As does the growing dissatisfaction with John Williams’ returning as a composer for this trilogy. His cues for The Last Jedi don’t hit the depths of The Force Awakens – indeed he seems a lot more awake here, especially on Canto Bight – but his music just doesn’t seem like much more than him doing an imitation of himself this time around. And this is probably the killing blow for me: I specifically go to Star Wars for Williams’ music above anything else. His motifs don’t salvage horrible movies (“Across the Stars” is among his best and that’s from Attack of the Clones), but if his music doesn’t seem to be having fun, I’m not gonna be having fun. And the music doesn’t sound like he’s been having fun since Revenge of the Sith.

My attitude is clear: there are elements I like in The Last Jedi, but I am dismayed by the packaging. There are ideas I admire in The Last Jedi, but I find ruined by the execution. The Last Jedis not a worthless film, in fact I think it’s quite interesting enough to understand why its supporters are so very devoted to the film. It’s a giant contradiction in a fascinating way that begs re-evaluation someday on my part, much as The Phantom Menace and Return of the Jedi found. But not any time soon, sadly – partly because the goliath amount of time wasted does not entice me to rewatch it soon***, partly because watching it a second time with the intent on focusing on the good has only led to me finding more bad and it felt even more like a missed opportunity. Ah well, not everything has to be black and white. I can sit right in the middle of my island and stay out of the fight that Star Wars: The Last Jedhas started.

*I’m specifying “heroes” because the villains are much much worse than they already were in The Force Awakens. Domnhall Gleeson as General Hux is doing a dumber version of Ben Mendehlson’s flustering functionary work in Rogue One, Driver is tethered to the most predictable storyline Kylo Ren could have been saddled with, and Serkis is still doing nothing. I don’t want to add more problems to this review and I kind of don’t care enough about the characters to even be appalled at their treatment like I am with Finn, Rose, Poe, and Holdo, so they get a footnote and not an actual place in the review.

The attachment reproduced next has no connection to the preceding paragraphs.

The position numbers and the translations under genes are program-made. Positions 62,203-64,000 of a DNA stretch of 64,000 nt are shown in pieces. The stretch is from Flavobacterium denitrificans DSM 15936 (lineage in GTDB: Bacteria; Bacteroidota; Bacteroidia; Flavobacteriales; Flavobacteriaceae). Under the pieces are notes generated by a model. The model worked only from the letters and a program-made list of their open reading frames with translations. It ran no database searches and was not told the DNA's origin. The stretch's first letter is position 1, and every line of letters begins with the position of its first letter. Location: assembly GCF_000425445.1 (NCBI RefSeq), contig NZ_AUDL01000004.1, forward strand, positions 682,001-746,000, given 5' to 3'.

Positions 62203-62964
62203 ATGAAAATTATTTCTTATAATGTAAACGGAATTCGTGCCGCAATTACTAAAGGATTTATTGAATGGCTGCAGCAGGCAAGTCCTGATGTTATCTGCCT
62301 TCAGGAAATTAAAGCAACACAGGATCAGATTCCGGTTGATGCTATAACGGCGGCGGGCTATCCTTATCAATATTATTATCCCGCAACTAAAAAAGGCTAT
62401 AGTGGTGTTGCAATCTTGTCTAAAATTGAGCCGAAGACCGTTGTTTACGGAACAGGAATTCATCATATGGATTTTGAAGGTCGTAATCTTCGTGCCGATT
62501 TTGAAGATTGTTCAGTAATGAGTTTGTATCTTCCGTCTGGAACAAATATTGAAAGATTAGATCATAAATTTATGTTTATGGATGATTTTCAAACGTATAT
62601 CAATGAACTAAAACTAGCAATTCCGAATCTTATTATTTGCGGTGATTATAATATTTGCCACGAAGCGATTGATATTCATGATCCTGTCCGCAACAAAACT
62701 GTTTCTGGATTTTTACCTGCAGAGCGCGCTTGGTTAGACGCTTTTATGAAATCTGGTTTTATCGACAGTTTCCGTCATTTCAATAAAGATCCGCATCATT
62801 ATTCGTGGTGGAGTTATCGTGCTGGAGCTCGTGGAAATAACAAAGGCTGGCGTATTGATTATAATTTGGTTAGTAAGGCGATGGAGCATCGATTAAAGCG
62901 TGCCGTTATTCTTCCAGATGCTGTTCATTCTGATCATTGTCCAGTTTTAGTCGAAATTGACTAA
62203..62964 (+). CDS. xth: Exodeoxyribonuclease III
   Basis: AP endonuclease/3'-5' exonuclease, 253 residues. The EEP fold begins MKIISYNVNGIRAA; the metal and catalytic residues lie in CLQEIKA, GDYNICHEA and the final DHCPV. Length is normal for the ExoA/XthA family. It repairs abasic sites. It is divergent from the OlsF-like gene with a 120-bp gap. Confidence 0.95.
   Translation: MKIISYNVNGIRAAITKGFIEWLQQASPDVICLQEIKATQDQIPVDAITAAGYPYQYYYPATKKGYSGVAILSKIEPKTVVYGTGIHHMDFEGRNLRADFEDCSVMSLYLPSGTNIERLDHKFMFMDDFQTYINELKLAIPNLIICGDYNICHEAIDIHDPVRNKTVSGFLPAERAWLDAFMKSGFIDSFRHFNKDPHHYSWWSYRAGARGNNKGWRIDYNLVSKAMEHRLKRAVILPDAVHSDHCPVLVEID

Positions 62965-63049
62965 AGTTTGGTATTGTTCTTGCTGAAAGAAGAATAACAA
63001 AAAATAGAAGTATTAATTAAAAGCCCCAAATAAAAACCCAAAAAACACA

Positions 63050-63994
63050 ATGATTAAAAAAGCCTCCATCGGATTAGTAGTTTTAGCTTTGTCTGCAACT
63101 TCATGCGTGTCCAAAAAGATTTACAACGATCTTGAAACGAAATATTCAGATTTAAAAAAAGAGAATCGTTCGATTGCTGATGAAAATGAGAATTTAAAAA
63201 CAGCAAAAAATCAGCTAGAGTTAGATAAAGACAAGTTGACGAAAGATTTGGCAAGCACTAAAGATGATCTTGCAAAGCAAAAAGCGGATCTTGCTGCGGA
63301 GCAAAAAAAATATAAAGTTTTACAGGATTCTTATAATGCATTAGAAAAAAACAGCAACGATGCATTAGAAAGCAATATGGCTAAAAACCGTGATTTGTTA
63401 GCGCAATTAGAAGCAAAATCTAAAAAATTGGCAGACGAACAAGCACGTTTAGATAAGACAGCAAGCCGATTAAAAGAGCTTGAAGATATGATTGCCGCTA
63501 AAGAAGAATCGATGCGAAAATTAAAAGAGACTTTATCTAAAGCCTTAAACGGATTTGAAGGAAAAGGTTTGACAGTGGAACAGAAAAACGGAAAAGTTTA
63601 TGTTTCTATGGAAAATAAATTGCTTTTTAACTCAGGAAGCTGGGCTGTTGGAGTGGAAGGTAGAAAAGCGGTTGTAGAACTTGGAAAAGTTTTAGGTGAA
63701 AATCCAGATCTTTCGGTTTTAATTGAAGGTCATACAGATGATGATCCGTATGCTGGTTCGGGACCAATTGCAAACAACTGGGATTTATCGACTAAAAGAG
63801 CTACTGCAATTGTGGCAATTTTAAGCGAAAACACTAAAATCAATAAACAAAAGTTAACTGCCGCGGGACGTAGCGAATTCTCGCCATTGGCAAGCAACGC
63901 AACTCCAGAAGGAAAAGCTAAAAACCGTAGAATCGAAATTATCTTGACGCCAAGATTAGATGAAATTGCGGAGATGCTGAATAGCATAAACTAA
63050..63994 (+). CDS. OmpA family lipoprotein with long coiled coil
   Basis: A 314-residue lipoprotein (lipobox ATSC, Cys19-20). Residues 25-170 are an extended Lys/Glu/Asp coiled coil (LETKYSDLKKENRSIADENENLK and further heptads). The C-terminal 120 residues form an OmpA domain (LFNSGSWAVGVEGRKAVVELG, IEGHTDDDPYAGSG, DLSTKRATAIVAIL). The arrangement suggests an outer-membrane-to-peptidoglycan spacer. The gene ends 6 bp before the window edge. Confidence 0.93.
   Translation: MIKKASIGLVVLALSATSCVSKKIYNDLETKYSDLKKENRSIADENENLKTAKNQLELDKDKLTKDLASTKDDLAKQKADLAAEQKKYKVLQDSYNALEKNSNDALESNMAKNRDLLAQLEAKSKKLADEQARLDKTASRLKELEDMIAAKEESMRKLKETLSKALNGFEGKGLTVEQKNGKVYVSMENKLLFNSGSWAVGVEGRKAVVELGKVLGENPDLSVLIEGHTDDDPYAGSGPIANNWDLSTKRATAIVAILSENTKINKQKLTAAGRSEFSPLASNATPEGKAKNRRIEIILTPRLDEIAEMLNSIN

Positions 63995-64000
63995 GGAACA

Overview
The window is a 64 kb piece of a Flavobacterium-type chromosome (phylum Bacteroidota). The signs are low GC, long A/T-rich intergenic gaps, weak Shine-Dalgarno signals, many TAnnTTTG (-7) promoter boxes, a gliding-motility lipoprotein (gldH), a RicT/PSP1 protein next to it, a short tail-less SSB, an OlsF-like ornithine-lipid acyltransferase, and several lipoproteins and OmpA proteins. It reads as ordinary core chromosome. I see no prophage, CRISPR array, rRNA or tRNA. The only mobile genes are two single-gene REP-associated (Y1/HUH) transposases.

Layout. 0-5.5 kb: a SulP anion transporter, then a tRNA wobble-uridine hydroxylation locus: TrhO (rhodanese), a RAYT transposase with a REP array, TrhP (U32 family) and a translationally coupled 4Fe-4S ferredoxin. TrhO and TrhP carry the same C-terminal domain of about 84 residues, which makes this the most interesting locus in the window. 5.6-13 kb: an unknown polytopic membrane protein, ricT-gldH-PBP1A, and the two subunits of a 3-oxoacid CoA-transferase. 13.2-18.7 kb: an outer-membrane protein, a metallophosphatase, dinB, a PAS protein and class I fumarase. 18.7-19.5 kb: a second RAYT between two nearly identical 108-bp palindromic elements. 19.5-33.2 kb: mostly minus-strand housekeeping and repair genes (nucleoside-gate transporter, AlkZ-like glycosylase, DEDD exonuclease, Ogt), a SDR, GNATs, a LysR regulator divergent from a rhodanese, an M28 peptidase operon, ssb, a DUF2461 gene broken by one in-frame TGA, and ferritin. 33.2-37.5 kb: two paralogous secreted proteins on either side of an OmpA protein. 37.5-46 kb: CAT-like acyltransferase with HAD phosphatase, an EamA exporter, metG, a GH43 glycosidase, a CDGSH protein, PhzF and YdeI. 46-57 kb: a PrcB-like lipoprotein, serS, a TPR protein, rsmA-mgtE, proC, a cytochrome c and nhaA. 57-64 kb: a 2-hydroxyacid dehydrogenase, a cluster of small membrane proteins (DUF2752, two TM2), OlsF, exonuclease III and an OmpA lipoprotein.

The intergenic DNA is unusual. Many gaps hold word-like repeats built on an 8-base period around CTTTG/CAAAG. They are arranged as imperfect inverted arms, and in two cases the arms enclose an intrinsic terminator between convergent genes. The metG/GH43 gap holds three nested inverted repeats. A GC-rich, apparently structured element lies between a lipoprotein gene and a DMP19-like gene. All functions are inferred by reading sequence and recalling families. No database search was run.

**They ruined Poe/Finn! Goddammit! Of course that was never canon, but the possibility of the first explicit non-heteronormative relationship in a Star Wars, erased just like that!
***There’s legend of a “fan” cut removing the women from the film which is not only sexist as fuck but wildly misses that all the best parts are starring the women. My fan cut would not remove a single millimeter of Rey or Paige’s storyline, though it would be quite liberal with the rest.

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A New Hope

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Obviously “name the scene that changed the game of cinema” is way too broad an accomplishment to narrow down, but when deciding on the three major moments that totally transformed the art form in my eyes, I settle on the Odessa steps sequence of Battleship Potemkin, the mid-film death of Marion Crane in Psycho, and the opening shot of Star Wars. And while the other two describe a scene that impacted me on an intellectual level, only the Star Wars sequence hit me on a gut eye-widening level even when I first watched it – which was, for the record, on a TV screen in the 1990s at a toy store that probably was one of the much edited Special Editions (and obviously, I’m not a caveman… at this point, I only go Despecialized or bust).

Anyway, that shot alone to remind you if you’ve seen Star Wars, because you almost certainly have (and if not, don’t both reading this review because I won’t really try to bring you up to speed and will not hold back on the spoilers), is a rebel cruiser slowly but desperately crawling above our heads in a speed that tells us enough with its blasts that it is being followed. We see in the same shot shortly after what is following it: this Goliath prism of forebodingly bleached technology with the very appropriate name of the Star Destroyer completely eating up the screen too quickly for us to prepare for its entrance, let alone have any hope that this cruiser will escape its clutches. I mean, describing it doesn’t work, you gotta see it to believe it.